100-million Units and Still Going Strong
In 1995, Java 1.0 was released, Internet Explorer 1.0 was introduced, and Intel brought out the Pentium Pro. And it was the year, of course, of Windows 95.
That all seems rather quaint now, doesn’t it?
Yet also in 1995 (and into ’96) Continental developed a magnetic passive position sensor (MAPPS) that is used to gage the fluid level in a fuel tank and the company has been producing the sensors in its Dortmund Arminiusstrasse facility since 2001.
Earlier this week the company announced that they’ve produced 100-million MAPPS.
What’s interesting to note is that the MAPPS, which features a leak-proof seal and so is corrosion-proof, thereby being able to be immersed in all types of fuel, sulfur, ethanol and methanol concentrations notwithstanding, is, according to Conti, a product that has been able to “last two decades without encountering any competition.” Which can’t be said of Java, IE, Pentiums and Windows 95.
What’s more, the company has spent some 8-million € in Dortmund to bring up a third production line for MAPPS so that they’ll have the capacity to produce over 15-million units per year to meet the growing demand.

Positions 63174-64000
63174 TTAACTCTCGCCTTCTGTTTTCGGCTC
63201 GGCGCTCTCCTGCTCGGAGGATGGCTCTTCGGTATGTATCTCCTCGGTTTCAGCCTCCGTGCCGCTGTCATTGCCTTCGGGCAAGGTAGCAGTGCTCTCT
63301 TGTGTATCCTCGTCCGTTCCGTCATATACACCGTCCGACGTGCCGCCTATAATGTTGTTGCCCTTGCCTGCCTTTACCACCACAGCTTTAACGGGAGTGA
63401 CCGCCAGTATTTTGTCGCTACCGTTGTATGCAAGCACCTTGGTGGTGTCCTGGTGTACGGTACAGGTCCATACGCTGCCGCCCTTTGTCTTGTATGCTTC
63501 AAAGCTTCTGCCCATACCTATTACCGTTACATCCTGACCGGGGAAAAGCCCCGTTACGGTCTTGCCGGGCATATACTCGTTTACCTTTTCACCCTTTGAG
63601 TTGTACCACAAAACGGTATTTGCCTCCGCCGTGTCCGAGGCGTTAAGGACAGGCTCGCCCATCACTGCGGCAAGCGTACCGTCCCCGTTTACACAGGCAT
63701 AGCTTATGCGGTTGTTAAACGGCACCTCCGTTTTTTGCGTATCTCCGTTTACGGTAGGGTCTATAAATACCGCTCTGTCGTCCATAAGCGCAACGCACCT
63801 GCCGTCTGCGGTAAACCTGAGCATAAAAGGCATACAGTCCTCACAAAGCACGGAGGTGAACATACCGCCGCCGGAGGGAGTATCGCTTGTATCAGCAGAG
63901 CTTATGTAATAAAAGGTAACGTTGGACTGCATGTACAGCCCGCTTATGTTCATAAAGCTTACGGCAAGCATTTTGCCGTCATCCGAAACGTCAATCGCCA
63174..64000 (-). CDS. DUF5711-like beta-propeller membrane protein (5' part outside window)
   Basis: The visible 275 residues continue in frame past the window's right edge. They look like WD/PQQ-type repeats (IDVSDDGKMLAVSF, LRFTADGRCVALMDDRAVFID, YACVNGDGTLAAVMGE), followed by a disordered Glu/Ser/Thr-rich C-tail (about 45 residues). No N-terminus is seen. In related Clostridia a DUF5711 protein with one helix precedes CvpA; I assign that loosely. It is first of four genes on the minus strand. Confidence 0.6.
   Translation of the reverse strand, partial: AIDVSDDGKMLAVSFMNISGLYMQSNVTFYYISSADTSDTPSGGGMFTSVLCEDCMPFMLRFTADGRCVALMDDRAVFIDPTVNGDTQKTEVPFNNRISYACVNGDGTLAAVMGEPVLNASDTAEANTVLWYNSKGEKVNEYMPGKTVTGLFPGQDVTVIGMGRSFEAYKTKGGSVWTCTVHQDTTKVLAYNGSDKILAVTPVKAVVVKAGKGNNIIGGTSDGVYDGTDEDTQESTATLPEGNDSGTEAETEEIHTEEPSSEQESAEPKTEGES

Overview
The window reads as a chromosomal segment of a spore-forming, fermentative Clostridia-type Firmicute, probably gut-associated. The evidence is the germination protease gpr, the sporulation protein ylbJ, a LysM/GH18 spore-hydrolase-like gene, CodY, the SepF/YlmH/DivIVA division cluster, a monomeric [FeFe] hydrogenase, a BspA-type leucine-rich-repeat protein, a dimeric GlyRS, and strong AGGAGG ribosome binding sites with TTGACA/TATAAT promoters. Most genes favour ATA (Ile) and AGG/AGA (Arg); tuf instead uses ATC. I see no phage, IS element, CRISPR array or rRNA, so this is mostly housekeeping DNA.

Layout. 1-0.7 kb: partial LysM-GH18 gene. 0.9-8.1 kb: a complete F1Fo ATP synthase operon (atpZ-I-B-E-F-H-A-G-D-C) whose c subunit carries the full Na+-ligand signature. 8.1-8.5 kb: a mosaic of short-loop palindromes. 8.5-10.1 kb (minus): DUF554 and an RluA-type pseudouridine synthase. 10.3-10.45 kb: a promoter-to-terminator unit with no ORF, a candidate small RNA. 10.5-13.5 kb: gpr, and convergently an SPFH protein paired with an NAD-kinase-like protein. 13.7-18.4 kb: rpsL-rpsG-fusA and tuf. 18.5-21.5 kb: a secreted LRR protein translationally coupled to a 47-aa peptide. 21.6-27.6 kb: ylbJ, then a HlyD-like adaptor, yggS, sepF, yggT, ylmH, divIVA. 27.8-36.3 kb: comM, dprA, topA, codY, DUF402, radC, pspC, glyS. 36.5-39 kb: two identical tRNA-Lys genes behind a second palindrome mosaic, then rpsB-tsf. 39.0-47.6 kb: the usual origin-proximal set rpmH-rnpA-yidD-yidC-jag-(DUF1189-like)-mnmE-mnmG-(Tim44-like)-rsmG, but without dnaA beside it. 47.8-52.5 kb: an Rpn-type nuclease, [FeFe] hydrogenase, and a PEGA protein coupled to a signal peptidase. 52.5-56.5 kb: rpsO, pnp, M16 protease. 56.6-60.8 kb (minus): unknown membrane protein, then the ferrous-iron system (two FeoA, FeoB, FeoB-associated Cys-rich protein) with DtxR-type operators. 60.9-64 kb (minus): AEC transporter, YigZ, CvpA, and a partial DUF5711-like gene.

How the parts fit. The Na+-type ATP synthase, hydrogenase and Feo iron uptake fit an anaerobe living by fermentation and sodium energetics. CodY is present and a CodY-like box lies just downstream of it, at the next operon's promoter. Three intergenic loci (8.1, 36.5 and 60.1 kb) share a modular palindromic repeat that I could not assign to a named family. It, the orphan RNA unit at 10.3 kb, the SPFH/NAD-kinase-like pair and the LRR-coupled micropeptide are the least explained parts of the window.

Incidentally: the first PlayStation made it to the U.S. in 1995.
A young(ish) guy that I’ve known for a number of years, a man who spent the better part of his career writing for auto buff books and who is a car racer on the side, mentioned to me that his wife has a used Lexus ES Hybrid.
Dan Nicholson is vice president of General Motors Global Propulsion Systems, the organization that had been “GM Powertrain” for 24 years.
Sandy Munro and his team of engineers and costing analysts at Munro & Associates were contacted by UBS Research—an arm of the giant banking and investment firm—and asked whether it was possible to do a teardown and cost assessment of the Chevrolet Bolt EV.